Ireland's banking system is in trouble. As a result, it is in serious negotiation with the European Union and the International Monetary Fund looking for bailout help. Irish leaders have resisted raising Ireland's corporate tax rate (currently only 12.5%) as part of the deal - a provision the lending countries want to see to better guarantee a return on their investment.
However, the Irish Pharmaceutical Healthcare Association (IPHA) is vehemently against the hike. It notes (no doubt correctly) that Ireland has a strong pharma industry presence due to the low rates. In fact, 13 of the 15 top pharma companies in the world have at least one plant in Ireland. Ireland is the second largest exporter of medicines in the world.The IPHA warns that if Ireland raises taxes it will scare off more foreign investment in Ireland like the recent Puerto Rico tax hike is perceived to be doing now on that island.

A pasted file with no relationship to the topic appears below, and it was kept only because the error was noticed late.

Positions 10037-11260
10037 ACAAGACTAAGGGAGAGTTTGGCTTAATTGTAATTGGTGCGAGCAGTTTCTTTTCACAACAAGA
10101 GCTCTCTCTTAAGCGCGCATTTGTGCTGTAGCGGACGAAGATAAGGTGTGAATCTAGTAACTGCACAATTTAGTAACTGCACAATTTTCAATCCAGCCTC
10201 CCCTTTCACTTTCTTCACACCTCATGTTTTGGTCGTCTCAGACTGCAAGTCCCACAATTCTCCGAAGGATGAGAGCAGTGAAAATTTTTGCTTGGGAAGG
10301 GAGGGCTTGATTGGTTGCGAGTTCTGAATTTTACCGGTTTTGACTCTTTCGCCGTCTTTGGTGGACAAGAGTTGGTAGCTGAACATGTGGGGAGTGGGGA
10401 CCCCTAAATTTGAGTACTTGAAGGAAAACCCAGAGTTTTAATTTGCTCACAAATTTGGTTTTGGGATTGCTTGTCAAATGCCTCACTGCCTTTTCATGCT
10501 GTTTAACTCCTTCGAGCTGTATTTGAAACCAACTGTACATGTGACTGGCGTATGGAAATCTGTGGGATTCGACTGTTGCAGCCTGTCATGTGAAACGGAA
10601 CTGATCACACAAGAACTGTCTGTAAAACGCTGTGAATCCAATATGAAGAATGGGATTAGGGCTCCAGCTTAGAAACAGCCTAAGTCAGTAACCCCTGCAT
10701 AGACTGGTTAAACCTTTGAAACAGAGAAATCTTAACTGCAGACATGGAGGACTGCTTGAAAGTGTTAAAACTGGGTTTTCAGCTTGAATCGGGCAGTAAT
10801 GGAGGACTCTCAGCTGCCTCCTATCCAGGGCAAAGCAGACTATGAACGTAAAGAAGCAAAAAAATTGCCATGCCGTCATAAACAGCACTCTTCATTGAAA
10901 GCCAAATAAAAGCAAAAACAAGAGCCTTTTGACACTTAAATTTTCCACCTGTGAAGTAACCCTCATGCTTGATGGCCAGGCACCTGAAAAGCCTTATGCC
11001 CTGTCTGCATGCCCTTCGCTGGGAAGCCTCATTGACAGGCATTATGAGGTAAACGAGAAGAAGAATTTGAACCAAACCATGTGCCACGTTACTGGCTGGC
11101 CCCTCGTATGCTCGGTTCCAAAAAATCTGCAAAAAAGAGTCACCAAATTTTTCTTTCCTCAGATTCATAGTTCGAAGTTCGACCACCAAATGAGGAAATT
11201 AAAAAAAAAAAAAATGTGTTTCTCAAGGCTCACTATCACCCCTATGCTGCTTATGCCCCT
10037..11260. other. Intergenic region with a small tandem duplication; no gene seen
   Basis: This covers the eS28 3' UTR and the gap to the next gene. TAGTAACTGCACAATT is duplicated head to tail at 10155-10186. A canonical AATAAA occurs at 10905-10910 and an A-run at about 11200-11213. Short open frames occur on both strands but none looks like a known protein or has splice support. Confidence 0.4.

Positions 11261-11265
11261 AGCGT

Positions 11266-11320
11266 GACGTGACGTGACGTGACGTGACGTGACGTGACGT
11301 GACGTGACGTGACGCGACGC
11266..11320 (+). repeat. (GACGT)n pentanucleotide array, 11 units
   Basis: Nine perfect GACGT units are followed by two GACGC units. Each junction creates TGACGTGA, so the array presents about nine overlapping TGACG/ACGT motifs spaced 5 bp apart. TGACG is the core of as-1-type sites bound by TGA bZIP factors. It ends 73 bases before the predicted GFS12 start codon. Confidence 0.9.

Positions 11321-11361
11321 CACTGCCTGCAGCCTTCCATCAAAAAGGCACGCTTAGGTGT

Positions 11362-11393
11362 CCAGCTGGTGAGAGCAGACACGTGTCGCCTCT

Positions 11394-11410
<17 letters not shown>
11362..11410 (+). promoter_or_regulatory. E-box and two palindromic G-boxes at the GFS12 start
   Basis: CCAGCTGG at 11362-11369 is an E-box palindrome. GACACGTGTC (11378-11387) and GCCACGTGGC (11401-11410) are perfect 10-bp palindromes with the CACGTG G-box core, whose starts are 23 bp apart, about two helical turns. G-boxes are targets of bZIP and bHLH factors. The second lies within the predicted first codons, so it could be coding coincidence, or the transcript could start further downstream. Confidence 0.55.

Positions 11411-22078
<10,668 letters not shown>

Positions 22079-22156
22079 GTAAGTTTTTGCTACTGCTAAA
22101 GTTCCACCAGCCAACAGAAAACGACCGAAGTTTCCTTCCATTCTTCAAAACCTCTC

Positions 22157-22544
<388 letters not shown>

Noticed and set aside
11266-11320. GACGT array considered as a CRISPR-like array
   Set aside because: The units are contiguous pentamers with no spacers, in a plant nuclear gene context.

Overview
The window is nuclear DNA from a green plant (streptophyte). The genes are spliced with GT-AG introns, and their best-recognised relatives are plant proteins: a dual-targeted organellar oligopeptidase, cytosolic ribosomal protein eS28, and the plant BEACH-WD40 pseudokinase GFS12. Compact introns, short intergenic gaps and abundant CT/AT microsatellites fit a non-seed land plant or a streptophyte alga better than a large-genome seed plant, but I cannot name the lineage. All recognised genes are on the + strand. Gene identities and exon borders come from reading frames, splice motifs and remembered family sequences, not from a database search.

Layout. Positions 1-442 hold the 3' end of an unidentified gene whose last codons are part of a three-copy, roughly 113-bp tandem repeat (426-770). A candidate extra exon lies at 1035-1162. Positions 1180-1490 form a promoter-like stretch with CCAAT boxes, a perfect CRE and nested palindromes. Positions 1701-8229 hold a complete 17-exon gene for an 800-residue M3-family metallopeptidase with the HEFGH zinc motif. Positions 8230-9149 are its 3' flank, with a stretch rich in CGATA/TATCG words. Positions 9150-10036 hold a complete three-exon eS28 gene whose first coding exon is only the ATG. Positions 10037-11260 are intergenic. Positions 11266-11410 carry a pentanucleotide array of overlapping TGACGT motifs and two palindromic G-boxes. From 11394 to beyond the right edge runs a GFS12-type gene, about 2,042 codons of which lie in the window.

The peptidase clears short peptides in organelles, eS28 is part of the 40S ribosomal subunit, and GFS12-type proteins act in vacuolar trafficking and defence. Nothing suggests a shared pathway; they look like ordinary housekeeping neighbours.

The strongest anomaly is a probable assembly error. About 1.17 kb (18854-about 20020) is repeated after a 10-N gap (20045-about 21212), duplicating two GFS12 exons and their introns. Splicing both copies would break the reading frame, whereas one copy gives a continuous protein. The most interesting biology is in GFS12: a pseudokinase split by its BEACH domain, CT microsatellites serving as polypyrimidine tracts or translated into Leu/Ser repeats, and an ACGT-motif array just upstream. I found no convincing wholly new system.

The lenders, who favor the hike, must be banking on fact that companies would have a hard time moving their operations in the short-term - particularly the large manufacturing assets in place. But this owuld not hold for th emid- and longer term I'm sure as companies may well flee toward some of the pharmerging markets - especially if offered attractive tax incentives.
Posted by Bruce Lehr November 22nd 2010.